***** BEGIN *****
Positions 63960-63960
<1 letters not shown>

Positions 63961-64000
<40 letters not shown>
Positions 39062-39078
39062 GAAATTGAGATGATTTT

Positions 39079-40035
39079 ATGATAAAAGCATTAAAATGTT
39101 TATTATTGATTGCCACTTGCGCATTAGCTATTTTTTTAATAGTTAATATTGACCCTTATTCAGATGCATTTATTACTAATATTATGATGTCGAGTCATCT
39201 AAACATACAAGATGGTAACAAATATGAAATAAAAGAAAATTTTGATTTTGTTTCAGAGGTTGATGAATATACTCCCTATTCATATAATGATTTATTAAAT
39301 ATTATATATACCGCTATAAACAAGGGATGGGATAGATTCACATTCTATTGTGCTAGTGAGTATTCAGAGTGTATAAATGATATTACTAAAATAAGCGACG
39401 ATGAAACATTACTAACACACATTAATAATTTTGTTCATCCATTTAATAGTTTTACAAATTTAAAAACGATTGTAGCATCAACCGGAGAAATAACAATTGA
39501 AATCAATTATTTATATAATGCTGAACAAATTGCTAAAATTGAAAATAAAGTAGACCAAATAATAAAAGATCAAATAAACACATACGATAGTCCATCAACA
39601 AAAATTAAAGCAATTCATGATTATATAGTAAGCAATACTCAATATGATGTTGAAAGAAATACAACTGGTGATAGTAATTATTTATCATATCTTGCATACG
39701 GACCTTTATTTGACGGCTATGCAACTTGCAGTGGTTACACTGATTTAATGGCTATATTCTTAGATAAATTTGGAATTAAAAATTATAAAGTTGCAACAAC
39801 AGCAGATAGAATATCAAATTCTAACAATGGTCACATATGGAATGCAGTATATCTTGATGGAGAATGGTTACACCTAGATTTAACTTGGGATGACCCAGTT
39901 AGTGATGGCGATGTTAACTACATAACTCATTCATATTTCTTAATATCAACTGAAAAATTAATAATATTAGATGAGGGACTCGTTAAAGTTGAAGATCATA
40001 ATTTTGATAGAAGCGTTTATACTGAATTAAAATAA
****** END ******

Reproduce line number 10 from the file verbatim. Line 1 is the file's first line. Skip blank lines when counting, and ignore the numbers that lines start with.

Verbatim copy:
39201 AAACATACAAGATGGTAACAAATATGAAATAAAAGAAAATTTTGATTTTGTTTCAGAGGTTGATGAATATACTCCCTATTCATATAATGATTTATTAAAT